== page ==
Some were charred animal dung, and some were food. People cooked over an open fire in those days. When they burned the food, they threw it away. Other scientists had recognized that these were lumps of food material but didn’t look much closer. With our new microscope, we realized that we could identify some of the components in them, impressions or pieces of grains, like millets, as well as record the structure of the lumps.

We analyzed all the charred lumps from the Iron Age pit but picked two to focus on in our paper. One we determined was a sort of batter or stew made primarily out of legumes. Iron Age people in southern India ate a lot of legumes, and they had a huge variety, too. We always tend to think of grains as being the staple, but in southern India it seems that legumes were as or even more important than grains at this time.

The other lump was also very exciting. It seems to be made from, among other things, millets, which are a wide variety of hearty grains that grow well in dry areas. In this area, people grew a lot of millets and pulses in the Iron Age. It wasn’t until much later that rice agriculture really became important. Comparing our food lumps with some experimental data, this one matched the features of flatbread dough. People still eat millet flatbreads in this region, suggesting a really long timeframe for this practice.

Duo of an archaeological dig pit, before and after excavation.
A site called Kadebakele in southern India, shown here in 2010. The research team maps the top of the pit (left) before excavating it (right). The dig led to the discovery of two different types of dough. (Image: Courtesy Kathleen Morrison et al.)

You mentioned that other scientists had already identified these remains as food. Can you discuss what your findings add to the scholarship?

Archaeologists are good at figuring out lists of ingredients. We can identify charred seeds; we can identify animal bones. We can say people are eating this kind of millet and these kinds of pulses. What we don’t usually know is how they prepare it. How do they process it? What combinations make a meal? We don’t really know. Analyzing these lumps gives a glimpse into something more than just a list of ingredients, a better sense of the combinations and preparation.

What are the implications of your analysis and findings?

We’re always curious about how people lived at a particular time and how things changed or didn’t over a long period. One reason we started working at Kadebakele in the first place is because I became very interested in the development of what you could call ‘elite cuisine,’ rice-based South Indian cuisines associated with the wealthy that are incredibly water- and labor-intensive. At the same time, there was also the food of ordinary people: millet, pulses, the same things we found in those samples. How did that social and economic differentiation emerge?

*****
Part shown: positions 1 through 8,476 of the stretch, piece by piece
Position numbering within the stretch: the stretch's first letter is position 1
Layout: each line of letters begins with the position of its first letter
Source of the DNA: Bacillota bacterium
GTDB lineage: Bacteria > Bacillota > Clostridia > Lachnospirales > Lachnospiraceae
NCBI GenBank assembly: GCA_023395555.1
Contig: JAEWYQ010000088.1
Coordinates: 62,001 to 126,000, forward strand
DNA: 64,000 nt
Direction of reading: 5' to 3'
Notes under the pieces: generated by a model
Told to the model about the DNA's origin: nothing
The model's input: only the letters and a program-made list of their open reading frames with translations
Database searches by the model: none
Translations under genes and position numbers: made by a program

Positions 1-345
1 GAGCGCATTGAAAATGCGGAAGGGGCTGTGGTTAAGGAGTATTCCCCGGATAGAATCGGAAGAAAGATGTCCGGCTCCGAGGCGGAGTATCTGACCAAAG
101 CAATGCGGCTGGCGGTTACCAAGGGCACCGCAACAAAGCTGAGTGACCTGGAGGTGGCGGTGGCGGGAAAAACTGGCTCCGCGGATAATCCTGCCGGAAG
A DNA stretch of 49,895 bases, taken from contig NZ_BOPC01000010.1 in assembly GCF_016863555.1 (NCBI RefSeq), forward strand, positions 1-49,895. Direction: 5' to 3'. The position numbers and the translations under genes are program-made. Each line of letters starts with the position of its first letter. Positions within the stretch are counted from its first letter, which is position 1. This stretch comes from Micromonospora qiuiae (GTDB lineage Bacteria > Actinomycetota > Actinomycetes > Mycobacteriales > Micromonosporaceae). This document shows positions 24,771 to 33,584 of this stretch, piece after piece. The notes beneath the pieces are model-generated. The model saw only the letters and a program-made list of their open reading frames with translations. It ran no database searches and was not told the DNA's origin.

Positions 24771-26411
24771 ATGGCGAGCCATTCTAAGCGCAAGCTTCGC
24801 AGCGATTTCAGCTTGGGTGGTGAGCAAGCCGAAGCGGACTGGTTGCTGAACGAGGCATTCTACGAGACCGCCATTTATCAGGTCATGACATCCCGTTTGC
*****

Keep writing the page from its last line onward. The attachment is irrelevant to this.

We started work at Kadebakele to get at the long history of farming and food in that region—before this, we had only looked back 600 years—and we can now see that what people ate is strikingly like the way people still eat now, particularly those who can’t afford to eat the rice-based irrigated crops.

Is the charred lump work finished?

We plan to do more analysis on the lumps, some chemical analysis, because we have unanswered questions. We can identify the bits of seeds, but were there animal products mixed in? We haven’t done this yet, but I think this method is a good way to use previously unidentifiable charred lumps to look at food practices. It tells us something very specific about the early Iron Age in south India, about daily life and what cooking might have been like. But this analysis is only from one short period of time, and we have samples from a much longer sequence waiting to be studied. In short, we have more work to do.

Kathleen Morrison is the Sally and Alvin V. Shoemaker Professor and chair of the Department of Anthropology in the School of Arts & Sciences at the University of Pennsylvania and a curator in the Asian Section of the Penn Museum.